- The Department of Commerce's investigation into potential solar tariff circumvention could threaten the United States' decarbonization efforts if it goes on for too long, Department of Energy Secretary Jennifer Granholm said Thursday.
- The investigation risks "the complete smothering of the investment and the jobs and the [energy] independence" the solar industry provides, she told the Senate Energy and Natural Resources Committee during a hearing on the Biden administration's proposed Fiscal Year 2023 budget request for DOE.
- Rising electricity prices were also a topic of discussion, with Republican lawmakers blaming Biden policies that discouraged development of pipeline infrastructure or gas drilling. Sen. Angus King, I-Maine, also pointed to rising liquefied natural gas exports as a factor in rising electricity prices.
The rising price of electricity, natural gas and gasoline were major issues at Thursday's hearing. While much of the questioning focused on Russia and Ukraine, there was also discussion of electricity issues like the solar tariff investigation and its potential impact on plans to decarbonize the U.S. electric sector by 2035.
Commerce announced the investigation in March, digging into claims that manufacturers in four Southeast Asian countries use parts made in China that otherwise would be subject to a tariff. The investigation could take up to a year, potentially upending the supply chain of panels from those countries in the meantime.
"I'm hearing from manufacturers, from installers, all about laying people off now, about projects being canceled," said Sen. Martin Heinrich, D-N.M. "It's not up to any of us to tell Commerce how to resolve that process. However, if it's not done really, really quickly we are going to destroy an entire industry."
The Department of Commerce is expected to issue a final decision as late as April 2023.
"I certainly am deeply concerned about being able to achieve the goal of getting 100% clean electricity by 2035 if this is not resolved quickly," Granholm said.
Sen. Mazie Hirono, D-Hawaii, asked what DOE can do to address short-term project issues and long-term supply chain problems.
"Solar projects are coming to a screeching halt as a result of the potential outcome," Hirono said. "So I hope that your department can figure out how you can be of help right now."
"It does beg the question about building out the full supply chain for solar inside the United States, so we don't have to worry about the import issue," Granholm responded. She pointed to advanced manufacturing tools provided through the bipartisan infrastructure act to accelerate solar, including a $200 million budget request for "a solar accelerator" program to advance domestic manufacturing. She also mentioned the Solar Energy Manufacturing for America Act, which includes a new tax credit to incentivize solar.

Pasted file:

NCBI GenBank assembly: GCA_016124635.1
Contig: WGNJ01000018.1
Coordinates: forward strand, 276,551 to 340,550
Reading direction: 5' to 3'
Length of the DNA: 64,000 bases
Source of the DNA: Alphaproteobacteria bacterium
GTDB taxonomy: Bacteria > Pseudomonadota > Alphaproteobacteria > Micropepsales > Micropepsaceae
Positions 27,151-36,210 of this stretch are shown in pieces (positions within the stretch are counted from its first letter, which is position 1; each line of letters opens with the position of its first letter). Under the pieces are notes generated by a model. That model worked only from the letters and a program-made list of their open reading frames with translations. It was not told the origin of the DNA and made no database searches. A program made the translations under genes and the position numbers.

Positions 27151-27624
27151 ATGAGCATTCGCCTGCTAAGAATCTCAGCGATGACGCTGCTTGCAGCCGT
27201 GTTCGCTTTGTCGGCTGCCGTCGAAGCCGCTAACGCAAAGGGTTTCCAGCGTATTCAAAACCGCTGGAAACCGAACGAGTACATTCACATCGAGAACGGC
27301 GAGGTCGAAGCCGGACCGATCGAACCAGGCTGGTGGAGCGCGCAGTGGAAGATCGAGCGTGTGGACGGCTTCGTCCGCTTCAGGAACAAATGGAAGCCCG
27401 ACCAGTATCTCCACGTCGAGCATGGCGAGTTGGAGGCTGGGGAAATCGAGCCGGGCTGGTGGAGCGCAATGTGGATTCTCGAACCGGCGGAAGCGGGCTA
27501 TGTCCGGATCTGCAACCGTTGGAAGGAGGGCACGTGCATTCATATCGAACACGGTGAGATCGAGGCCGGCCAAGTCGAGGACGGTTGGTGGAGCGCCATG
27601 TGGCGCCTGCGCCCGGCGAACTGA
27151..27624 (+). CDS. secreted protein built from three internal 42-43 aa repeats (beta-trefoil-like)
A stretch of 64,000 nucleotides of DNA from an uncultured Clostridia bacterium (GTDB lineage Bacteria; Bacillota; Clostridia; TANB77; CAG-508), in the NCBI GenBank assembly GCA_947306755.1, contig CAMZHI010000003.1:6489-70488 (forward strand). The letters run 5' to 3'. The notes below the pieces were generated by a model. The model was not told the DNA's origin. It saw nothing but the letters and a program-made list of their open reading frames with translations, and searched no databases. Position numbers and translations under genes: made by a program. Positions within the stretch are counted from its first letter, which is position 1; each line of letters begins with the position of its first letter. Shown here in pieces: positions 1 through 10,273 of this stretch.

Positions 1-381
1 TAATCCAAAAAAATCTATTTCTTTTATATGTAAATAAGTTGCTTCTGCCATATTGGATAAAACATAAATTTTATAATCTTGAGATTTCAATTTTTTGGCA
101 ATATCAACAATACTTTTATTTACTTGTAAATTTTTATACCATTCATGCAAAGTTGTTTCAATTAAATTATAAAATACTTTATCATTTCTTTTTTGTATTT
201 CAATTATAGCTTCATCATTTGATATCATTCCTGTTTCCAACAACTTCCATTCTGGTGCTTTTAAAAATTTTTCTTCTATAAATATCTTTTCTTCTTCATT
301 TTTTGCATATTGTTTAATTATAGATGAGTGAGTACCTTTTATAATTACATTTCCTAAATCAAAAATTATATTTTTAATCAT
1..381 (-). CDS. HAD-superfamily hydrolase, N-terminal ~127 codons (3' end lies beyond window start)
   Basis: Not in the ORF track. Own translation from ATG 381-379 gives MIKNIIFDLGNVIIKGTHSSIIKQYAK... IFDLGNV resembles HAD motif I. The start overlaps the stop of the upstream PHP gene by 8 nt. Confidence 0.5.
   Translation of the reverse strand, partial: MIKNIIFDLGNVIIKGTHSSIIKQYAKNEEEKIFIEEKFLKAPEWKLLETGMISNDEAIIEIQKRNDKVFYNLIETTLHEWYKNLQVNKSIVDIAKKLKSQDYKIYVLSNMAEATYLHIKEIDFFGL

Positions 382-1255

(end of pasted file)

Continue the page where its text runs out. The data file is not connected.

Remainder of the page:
Senators asked Granholm what the Biden administration can do to combat the rising cost of energy and whether policies are discouraging investment in oil and gas production. Granholm responded that the federal government approved more permits last year to drill than it did in the first three years of the Trump administration.
But Sen. Bill Cassidy, R-La., pointed the finger at the Federal Energy Regulatory Commission's new policies on gas pipeline permitting, proposed Securities and Exchange Commission rules on emissions disclosure, and the Department of Labor's proposed rule to allow greater consideration of environmental, social, and governance issues in retirement fund and pension management. Investors see those decisions and decline to invest in oil and gas projects, he said.
"If you look at the reality, the context of this administration's attitude towards fossil, you've killed financing," Cassidy said.
Granholm said liquefied natural gas export projects are proof the Biden administration is not opposed to fossil fuels. "We have permitted every LNG terminal that has been requested of us," she said, noting that the U.S. is the world's largest exporter.
However, Sen. King pointed to the increase in LNG exports as a cause for rising electricity prices.
The U.S. exports about 15% of its gas production today, he said, but approved applications would push that north of 50%. Some of that may be necessary in the short term to help Europe deal with energy shortages related to the war in Ukraine, he noted.
"The problem is we're building 35-year assets," King said to Granholm. "I hope that you will take a closer look at these applications because the standard is supposed to be the public interest. I believe domestic natural gas prices are part of the public interest."